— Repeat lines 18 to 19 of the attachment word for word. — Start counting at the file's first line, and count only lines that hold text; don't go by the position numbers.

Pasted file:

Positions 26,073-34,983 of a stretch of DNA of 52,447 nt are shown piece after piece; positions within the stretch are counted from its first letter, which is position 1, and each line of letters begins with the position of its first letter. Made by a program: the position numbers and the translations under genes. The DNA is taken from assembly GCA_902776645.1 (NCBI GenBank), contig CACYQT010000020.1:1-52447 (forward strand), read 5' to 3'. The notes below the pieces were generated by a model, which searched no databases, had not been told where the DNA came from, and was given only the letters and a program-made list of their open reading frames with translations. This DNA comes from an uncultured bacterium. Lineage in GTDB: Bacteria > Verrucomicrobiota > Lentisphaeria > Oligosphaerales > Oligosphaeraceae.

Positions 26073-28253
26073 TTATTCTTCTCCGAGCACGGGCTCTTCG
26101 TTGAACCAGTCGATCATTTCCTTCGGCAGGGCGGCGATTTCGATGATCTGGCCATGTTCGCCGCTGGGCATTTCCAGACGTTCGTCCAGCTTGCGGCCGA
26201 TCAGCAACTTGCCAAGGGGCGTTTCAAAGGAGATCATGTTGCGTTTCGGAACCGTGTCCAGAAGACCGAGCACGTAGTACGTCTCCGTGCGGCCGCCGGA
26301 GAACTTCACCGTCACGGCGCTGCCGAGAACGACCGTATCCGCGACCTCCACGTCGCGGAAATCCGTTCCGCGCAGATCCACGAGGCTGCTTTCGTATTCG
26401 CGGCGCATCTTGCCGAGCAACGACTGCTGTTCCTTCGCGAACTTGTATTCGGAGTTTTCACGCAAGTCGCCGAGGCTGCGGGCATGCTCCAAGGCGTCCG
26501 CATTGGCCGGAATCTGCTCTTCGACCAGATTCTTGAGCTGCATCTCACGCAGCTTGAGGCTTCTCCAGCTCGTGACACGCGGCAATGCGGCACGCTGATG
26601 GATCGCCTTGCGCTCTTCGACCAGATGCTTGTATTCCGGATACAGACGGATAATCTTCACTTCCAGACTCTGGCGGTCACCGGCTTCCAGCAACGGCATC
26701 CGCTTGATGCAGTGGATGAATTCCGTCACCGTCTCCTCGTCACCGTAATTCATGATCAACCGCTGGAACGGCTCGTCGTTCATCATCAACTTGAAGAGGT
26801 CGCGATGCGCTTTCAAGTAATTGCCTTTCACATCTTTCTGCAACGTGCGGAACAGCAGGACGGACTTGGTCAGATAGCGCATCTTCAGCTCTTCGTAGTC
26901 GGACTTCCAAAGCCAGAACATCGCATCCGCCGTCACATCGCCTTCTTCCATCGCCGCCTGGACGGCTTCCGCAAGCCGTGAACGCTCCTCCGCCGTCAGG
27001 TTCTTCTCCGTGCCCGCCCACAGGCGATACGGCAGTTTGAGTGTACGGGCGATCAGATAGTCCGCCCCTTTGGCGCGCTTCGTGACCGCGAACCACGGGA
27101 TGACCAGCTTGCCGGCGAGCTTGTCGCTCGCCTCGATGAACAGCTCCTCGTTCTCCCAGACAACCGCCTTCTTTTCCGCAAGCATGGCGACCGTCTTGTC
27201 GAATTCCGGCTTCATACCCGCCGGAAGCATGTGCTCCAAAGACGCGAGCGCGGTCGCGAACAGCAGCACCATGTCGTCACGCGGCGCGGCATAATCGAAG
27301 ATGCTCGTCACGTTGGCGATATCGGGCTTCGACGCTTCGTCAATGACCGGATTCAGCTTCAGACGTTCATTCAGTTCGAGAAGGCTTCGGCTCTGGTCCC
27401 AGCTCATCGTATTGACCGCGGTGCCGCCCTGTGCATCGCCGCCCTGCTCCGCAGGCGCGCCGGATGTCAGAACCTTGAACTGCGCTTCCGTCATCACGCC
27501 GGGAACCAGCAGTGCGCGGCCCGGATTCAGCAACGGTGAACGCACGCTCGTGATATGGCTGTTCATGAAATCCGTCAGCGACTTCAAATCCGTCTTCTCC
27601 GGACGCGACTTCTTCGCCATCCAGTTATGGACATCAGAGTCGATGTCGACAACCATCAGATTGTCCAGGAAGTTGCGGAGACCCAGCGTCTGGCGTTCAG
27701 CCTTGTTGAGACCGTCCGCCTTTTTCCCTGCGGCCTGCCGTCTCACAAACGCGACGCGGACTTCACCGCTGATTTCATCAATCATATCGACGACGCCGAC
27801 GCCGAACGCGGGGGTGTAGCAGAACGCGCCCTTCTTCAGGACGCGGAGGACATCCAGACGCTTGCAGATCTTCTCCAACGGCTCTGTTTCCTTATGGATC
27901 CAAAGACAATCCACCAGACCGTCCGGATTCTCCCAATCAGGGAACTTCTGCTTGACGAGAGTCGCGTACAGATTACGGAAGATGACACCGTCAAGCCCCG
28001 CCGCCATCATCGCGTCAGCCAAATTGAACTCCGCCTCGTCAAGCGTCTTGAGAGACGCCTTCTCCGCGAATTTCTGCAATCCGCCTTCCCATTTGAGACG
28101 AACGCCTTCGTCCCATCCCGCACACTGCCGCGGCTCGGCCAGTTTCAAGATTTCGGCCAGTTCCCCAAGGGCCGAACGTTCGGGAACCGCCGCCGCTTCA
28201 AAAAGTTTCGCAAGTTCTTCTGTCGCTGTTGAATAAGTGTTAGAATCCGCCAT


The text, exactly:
27501 GGGAACCAGCAGTGCGCGGCCCGGATTCAGCAACGGTGAACGCACGCTCGTGATATGGCTGTTCATGAAATCCGTCAGCGACTTCAAATCCGTCTTCTCC
27601 GGACGCGACTTCTTCGCCATCCAGTTATGGACATCAGAGTCGATGTCGACAACCATCAGATTGTCCAGGAAGTTGCGGAGACCCAGCGTCTGGCGTTCAG